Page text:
Since the focus isn’t on NPC characters, you won’t be engaging in long conversations with them. According to Game Informer, there won’t be any sort of dialogue options like we’ve seen in Fallout 4. The emphasis will instead be on players creating their own story.
You also won’t encounter other online players as often as you’d think. Bethesda has stressed that Fallout 76 is not an MMO, nor is it a battle royale game. Project lead Jeff Gardiner has said that the game currently supports only 24 to 32 players on each server.
You will be able to see where other players are on the map, but considering the sheer breadth of the West Virginia terrain, don’t expect to run into them frequently.
If you’re playing with teammates, fast traveling to their location is free. Other locations accessible this way include the Vault 76 entrance and the C.A.M.P. you have built, and though you can also fast travel to other points throughout the map, doing so requires you to spend caps. The price will vary depending on how far you’re traveling as well as your current level.
To find other players quickly, you can pull up your Pip-Boy and look at the full-color map. Other players’ approximate locations will be visible on the map, which you can probably use to your advantage if you want to plan a surprise attack.
How PVP works
While Fallout 76 is a multiplayer experience, you don’t have to engage in player-versus-player combat if you don’t want to. You can choose if you want PvP on or off.
There is some incentive to taking down other players, particularly combative ones. At E3, Bethesda discussed a bounty system that would put a price on an aggressive players head so if you and your friends keep being targeted by another player.
If you choose to run rather than fight, Fallout 76 will reduce the damage you receive from other players temporarily. This should cut down on “ganking” against more powerful enemies.
Whether you’re squaring off against other players or against a Wendigo, you won’t lose character progress when you die. When fighting alongside friends, a teammate has a chance to revive you before you actually die. And even if you die, you can choose a respawn point and hop back in.
However, upon death, you will lose any Junk building material you had collected thus far. Your first quest after respawning will be to get your dropped gear back.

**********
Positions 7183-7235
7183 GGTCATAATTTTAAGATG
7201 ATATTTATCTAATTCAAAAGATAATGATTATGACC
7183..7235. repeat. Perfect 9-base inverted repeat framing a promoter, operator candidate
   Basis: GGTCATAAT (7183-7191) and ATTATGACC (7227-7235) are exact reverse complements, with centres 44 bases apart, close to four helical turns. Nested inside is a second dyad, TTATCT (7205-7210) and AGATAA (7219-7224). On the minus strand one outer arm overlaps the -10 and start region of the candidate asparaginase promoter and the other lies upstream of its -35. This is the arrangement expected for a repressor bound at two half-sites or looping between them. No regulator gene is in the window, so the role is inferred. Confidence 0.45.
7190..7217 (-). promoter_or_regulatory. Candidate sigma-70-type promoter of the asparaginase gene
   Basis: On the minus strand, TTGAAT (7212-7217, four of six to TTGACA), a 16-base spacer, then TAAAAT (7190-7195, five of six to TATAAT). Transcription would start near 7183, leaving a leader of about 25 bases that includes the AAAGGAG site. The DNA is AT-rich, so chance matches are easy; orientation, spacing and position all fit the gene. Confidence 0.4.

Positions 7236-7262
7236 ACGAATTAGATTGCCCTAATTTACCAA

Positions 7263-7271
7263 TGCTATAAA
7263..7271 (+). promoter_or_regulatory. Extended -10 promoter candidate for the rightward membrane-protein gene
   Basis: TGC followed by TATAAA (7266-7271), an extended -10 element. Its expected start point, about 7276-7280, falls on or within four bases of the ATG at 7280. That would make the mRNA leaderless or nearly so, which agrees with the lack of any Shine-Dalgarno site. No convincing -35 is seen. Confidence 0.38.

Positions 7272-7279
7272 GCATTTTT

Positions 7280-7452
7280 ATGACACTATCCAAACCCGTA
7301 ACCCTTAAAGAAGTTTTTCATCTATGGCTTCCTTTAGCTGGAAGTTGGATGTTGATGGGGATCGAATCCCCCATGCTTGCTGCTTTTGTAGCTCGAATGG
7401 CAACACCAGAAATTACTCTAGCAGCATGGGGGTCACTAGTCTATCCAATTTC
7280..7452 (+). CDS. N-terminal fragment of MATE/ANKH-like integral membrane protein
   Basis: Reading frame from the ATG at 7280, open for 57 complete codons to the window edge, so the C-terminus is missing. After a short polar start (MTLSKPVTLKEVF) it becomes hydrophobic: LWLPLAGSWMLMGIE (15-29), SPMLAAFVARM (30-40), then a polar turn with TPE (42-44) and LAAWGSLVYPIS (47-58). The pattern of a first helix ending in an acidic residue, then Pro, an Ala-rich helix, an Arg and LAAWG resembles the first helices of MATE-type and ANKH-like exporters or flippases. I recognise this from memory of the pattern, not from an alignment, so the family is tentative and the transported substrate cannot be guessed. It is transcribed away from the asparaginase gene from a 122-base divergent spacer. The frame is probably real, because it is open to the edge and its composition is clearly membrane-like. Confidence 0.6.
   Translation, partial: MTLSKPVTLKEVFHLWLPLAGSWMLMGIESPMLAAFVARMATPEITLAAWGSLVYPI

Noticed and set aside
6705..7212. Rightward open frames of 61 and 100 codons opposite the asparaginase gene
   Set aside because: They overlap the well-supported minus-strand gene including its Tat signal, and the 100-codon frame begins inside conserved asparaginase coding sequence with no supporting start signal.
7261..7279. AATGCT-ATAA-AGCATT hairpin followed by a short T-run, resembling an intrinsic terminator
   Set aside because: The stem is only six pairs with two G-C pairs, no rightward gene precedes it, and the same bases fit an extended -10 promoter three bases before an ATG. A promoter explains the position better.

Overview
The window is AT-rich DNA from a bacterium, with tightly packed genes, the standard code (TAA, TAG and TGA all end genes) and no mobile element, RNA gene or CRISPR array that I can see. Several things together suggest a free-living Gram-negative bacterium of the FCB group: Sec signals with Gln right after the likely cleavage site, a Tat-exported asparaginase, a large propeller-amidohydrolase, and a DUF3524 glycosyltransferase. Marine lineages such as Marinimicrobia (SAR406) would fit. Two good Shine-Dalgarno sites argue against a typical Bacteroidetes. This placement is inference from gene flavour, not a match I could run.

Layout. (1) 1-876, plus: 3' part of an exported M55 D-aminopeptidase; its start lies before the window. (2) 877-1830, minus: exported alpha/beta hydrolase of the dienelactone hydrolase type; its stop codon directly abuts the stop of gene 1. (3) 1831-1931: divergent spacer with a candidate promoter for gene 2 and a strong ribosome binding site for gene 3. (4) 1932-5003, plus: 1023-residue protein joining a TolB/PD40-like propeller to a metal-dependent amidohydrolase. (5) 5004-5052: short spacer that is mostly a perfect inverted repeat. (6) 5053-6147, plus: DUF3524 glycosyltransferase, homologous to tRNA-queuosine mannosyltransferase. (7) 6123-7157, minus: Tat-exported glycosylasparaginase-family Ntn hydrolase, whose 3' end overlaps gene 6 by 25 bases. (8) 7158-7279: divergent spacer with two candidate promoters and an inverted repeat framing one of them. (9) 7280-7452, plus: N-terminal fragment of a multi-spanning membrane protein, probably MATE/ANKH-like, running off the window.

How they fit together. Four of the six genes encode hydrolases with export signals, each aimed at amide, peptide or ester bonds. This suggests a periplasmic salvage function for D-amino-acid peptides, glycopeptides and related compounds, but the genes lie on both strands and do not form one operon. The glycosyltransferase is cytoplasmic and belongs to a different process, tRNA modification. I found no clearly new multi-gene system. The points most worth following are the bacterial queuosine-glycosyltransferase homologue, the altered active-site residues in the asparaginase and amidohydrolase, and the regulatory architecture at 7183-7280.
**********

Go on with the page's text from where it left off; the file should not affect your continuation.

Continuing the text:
There are real-time events
New for Fallout 76 are “Events,” group missions that must be completed in a limited amount of time. They’re similar to something like the Public Events in Destiny 2, and player-versus-player combat is usually turned off for their duration, though there are events geared specifically toward that, as well.
Perk Cards and the S.P.E.C.I.A.L. System
Like previous Fallout games, you’ll level through XP. Perk cards also return, which allow you to tweak stats and allocate boosts, though you can only equip a finite number at a time. You’ll also be limited on which perk cards you can use based on the attributes you assigned while creating your avatar. And yes, you’ll have your very own power armor suit.
After reaching a new level, you’re awarded a point that you can assign to a trait in the “S.P.E.C.I.A.L” system — strength, perception, endurance, charisma, intelligence, agility, and luck. Using cards, you’re able to unlock a new perk based on the trait you’ve selected, with director Todd Howard saying there are “hundreds” of different cards to choose from, and that there will be special “gold” versions of the cards.
In addition to using the perk cards at your disposal, you can also combine them to create a more powerful perk card. This will require more points to use to make up for its increased power.
You can launch nukes, then loot the remains
The Fallout series has taken place in the aftermath of devastating nuclear warfare, but Fallout 76 will let players contribute to the ongoing destruction if they so choose.
What's a couple of nukes between neighbors? pic.twitter.com/tltGmYMkkL
— Twitch (@Twitch) June 11, 2018
You’ll have to scour the world to find codes snippets for a launch sequence. Some of these fragments may be hidden, while others will be doled out when defeating enemies. After acquiring a complete launch code, you can key up a launch sequence and fire away at any spot on the map. The nuke will make a portion of the map uninhabitable for a bit due to radiation and will obviously destroy any settlements in the vicinity.
That’s not the end of it. Nuking an area will spawn high-level mutant monsters in the level. Players can then enter the resulting wasteland, fight the baddies, and gain exclusive loot. Nukes are essentially an awesome spin on the idea of end-game dungeons or raids.